Janell Rardon:              Oh, I hope this is not just clear as mud, but that it’s just crystal clear. I pray that it is. Today is your day. It is no, my friend, it’s no ordinary day. Let me close with the powerful words of the Apostle Paul, who wrote these words in Philippians 3, and I’m reading out of the Voice Bible. I love the Voice version because it refers to God as eternal. Paul, I’m going to go back to … Oh, it’s so good. Okay. I’m going to go to Philippians 3. I’m going to start at Verse 10, and here’s the Voice version. I want to know God inside and out. I want to experience the power of His resurrection. I’m going to add in a good way, I want to experience God’s heart lift, and join in His suffering, shaped by His death, so that I may arrive at the end of my life safely, and arrive at the resurrection of the dead.

Janell Rardon:              Verse 12. I’m not there yet. This is Paul, remarkable, amazing Paul who says, I’m not there yet, nor have I become perfect, which means mature, but I’m charging on. I’m pressing forward to gain anything and everything I can from the anointed one, Jesus. I want everything God has in store for me and nothing will stand in my way because He has grabbed me, and He won’t let me go. Nothing is going to stand in my way. That means he has to do something with perhaps any wounds, rage, unforgiveness that is in his way. So in Verse 13, he tells us how he does it. Brothers and sisters, as I said, I know I have not arrived, but there’s one thing I am doing. Here it is, and the Voice says it this way. I’m leaving my old life behind. Hello, history of hurts.

Do not let your history of hurts keep you from entering and living into your vision of victory.

Janell Rardon:              We’re leaving you behind, and I’m putting everything on the line for this mission. We’re going to transform these words into our intention that we’re going to walk through the rest of this week with forgive and forget in our forefront of our prefrontal cortex, so that we can bring our limbic system into regulation and stability. We’re going to say, “I am going to forget the things that lie behind me.” That’s how the King James says it. I’m going to forget, and remember that means what Paul is saying is, I’m going to not give any more time, and attention, and energy to my wounds, to my regrets, to my pain. I’m going to bring it here into the present. I’m going to process it. I’m going to pray through it, and then I’m going to leave it here, and I’m going to move forward towards the beautiful life that God has planned for me.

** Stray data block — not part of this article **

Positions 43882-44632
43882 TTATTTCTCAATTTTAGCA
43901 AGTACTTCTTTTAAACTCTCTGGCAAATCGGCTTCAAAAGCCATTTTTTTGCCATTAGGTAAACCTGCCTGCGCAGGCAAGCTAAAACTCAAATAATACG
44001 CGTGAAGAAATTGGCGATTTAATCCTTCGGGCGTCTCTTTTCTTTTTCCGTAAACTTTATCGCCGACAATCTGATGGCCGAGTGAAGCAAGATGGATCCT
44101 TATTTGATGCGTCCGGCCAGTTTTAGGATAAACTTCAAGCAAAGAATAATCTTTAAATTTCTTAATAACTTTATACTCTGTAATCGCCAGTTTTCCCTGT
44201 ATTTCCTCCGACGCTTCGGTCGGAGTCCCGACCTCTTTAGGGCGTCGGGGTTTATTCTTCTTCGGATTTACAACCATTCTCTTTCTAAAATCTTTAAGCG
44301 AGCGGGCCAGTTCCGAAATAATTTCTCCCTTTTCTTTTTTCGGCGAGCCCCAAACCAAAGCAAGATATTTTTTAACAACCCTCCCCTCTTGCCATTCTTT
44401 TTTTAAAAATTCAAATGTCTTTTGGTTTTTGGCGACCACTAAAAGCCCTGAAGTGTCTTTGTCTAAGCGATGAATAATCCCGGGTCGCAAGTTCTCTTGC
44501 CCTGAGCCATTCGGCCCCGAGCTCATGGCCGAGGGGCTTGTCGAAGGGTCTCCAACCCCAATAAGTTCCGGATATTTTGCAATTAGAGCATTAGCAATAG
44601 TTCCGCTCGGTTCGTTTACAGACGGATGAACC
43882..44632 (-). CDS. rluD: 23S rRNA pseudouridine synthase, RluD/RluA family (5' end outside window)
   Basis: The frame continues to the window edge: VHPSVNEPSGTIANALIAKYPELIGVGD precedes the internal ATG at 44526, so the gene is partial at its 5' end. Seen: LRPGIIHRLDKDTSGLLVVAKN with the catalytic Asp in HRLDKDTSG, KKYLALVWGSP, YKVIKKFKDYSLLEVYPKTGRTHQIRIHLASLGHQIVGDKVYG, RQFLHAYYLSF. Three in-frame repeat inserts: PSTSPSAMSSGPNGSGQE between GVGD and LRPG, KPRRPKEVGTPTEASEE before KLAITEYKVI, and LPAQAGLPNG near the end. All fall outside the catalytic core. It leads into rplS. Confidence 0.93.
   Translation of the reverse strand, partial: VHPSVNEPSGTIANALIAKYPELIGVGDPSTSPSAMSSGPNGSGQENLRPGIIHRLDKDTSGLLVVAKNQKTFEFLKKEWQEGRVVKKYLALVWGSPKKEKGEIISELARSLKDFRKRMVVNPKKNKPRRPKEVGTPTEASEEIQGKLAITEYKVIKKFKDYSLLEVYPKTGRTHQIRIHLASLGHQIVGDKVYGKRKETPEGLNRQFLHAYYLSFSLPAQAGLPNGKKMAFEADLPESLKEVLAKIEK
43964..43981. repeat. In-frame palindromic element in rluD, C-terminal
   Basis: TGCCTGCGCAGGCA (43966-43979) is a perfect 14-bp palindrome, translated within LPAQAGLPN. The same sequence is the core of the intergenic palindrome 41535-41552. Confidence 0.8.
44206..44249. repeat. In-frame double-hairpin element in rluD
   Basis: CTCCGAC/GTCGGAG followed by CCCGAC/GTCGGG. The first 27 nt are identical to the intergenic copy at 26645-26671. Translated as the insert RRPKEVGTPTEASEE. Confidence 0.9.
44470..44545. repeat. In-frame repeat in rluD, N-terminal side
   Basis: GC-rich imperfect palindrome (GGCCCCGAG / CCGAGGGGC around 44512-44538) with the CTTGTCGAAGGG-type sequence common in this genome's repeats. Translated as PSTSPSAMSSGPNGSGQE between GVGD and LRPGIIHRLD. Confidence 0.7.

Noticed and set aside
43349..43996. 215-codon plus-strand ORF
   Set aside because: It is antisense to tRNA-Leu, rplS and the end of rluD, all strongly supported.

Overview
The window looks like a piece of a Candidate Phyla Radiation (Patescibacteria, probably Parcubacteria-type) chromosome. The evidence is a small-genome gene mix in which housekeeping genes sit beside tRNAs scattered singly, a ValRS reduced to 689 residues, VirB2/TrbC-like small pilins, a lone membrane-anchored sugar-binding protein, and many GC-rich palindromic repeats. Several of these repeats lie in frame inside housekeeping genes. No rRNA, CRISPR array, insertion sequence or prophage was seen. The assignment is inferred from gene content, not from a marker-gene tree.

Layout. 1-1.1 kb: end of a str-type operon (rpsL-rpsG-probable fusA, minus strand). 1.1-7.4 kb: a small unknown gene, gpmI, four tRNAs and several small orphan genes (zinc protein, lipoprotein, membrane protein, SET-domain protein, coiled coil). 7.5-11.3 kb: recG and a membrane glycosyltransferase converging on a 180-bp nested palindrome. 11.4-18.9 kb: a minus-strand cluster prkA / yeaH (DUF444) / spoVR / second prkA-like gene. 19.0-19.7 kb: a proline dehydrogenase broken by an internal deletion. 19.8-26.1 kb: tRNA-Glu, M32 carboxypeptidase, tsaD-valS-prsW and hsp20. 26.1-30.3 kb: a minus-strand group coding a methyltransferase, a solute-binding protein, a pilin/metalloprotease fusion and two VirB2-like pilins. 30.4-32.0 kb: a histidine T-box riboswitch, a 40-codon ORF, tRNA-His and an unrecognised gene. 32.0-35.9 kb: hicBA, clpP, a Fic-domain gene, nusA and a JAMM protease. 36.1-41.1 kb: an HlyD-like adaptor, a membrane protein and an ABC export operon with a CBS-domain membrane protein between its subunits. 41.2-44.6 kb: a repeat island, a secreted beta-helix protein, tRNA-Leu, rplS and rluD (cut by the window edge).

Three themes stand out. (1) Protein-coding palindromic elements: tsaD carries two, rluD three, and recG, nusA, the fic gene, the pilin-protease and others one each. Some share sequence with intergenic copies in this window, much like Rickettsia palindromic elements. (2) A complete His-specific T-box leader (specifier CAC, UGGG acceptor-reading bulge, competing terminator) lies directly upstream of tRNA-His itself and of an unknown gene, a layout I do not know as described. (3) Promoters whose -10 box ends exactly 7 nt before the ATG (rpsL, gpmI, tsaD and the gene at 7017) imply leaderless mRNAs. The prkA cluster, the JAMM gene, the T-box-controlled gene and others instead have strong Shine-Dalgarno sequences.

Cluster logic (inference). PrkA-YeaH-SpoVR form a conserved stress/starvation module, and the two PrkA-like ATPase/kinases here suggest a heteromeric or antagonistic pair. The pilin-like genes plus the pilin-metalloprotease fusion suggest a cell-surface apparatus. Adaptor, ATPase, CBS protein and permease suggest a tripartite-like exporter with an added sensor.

Janell Rardon:              I’m going to move into my vision of victory.  If you want to read more about how to do that, the how’s and why’s and where’s get my new book, Overcoming Hurtful Words. There’s so many things there in the resources, and in The Heartlift Method, and that is our time for today. I’ve gone over time and I’m so sorry, but I want to pray before we go. Father, I thank You for each and every person who has come here today. They have heard a message of forgiveness, and what that looks like, and how do we move through that. Let us all adhere to Paul’s admission, his admonition, in Philippians 3, 10 through 13, and let’s forget those things that lay behind, that are behind us now, because we’re processing them in the present. We’re making peace with our past, so that we can be on mission, and live into all of the beautiful things You can have given us on this life. Oh, let us be a radiant, radiant influence in our sphere. Oh, have a great day. I’ll see you next week.

Speaker 1:                    Thanks for listening today. It was great having you here. For even more great content and conversation, please join the Speak Healing Words community at janellrardon.com.

Janell Rardon Author